I like ponytails. I think they are cute. On toddlers. On teens. On me. (Not so much on grown men or tiny dogs. Sorry.) Last night, Husband and I went on a date. It was a well-planned Upper West Side adventure. Dinner outside at a bustling, but casual restaurant (The West Branch). Silly and mindless movie (The Ugly Truth). Cupcakes (Magnolia, bien sur). Husband and I both craved a relaxing, uncomplicated evening. Over delectable Steak Tartare, we talked about decidedly unimportant things. Like Steak Tartare. I told Husband that I was thinking of getting a haircut. That it might be time for a change. That there is nothing like chopping locks to bring coveted evolution to existence. He humored me. Asked a simple two-word question: How short? Then he ate more raw and creamy steak. Frankly, he was very evasive and non-committal on the whole haircut proposition. But it was not time to debate such serious matters. We had a movie to make.
Little did I know that this movie would bring me some unanticipated clarity on the haircut dilemma AND lead me to question my deep reverence for The Ponytail. I will be careful here because I do not want to ruin for you a movie that is truly profound and not at all formulaic. Abby (Katherine Heigl), the movie's lead character, is a beautiful, but tightly-wound news producer who is not so lucky in love. The movie opens and she has this gorgeous shoulder length blonde hair. I turned to Husband and said, That's the length I would get! He nodded and continued to sip his Godzilla-sized Coke Zero. So Abby needs some help in finding Mr. Right. Enter Mike (Gerard Butler), the irreverent and raunchy purveyor of the "ugly truth" that men are not after poetic love, but are simple creatures who want skinny women who (1) don't criticize; (2) laugh at all jokes; and (3) (gasp) have long hair. The one scene that mildly traumatized me: In an effort to help Abby find love, Mike grabs Abby's cute little blonde ponytail and says, "Ponytails imply that you are operating heavy machinery or changing the litter box." Oh my. Then he takes this clueless creature for emergency hair extensions because "men need something to grab on to." Oh goodness.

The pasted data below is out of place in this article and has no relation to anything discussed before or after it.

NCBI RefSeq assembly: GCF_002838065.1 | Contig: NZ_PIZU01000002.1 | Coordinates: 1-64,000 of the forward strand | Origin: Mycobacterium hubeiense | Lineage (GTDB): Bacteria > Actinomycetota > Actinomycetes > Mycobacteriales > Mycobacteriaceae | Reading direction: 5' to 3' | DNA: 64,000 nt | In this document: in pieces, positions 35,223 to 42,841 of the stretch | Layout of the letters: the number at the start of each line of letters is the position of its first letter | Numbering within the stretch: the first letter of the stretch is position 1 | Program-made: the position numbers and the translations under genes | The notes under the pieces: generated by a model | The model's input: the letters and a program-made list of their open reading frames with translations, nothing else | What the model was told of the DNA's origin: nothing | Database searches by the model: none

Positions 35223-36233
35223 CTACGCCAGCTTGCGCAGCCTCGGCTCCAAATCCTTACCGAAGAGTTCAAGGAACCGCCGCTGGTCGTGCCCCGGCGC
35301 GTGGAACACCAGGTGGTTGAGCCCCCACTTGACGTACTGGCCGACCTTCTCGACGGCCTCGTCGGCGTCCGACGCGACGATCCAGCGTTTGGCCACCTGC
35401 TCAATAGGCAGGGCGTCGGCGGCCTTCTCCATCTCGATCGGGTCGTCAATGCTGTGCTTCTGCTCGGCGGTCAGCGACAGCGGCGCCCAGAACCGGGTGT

So I sat there watching this, nodding, thankful that I was wearing my hair down. Suddenly, it was crystal clear why Husband was so dodgy on the whole haircut topic. And as the movie came to an end, I had it all figured out. Yes, it is nice to be educated and smart and witty and analytical, but it is also critically important to be sexy. With freely flowing, long hair. Just as I was coming to terms with the fact that the truth is indeed ugly (just like hideous Heigl in her "before" shots with no makeup, short hair, and -yuck- ponytails), we were all hit with the entirely unpredictable ultimate message of the movie. And it's not Be Hot. It's Be Yourself. Ooooh, let's take it a step further: Being Yourself Is Hot. Yes, that was the message! I think.
As we stood on line at Magnolia, right before I picked the most perfect lavender frosted cupcake, I said to Husband, "I am confused." He looked at me and his blue eyes said it all, We just saw the chick flick you picked and now we are buying pastel baked goods. What can be so confusing? "Should I get my hair cut or not?" I asked. "And what about ponytails? Are they okay or not?" He smiled at me lovingly, the insecure creature to whom he is tethered for all of eternity, a creature whose favorite hobby is to complicate simple things. Then he paid for our cupcakes and we headed home.
I woke up this morning. Felt around my pillow for my tangled long hair. It was still there. Maybe I had dreams about bobs. Who knows. And as our babies called for us, I thought of that silly movie that continues to perplex me. And, defiantly, unapologetically, I threw my hair up into a ponytail. Not because there was heavy machinery that needed operating. Not because there was litter that needed changing. (There was, but Husband does that.) Just to be me!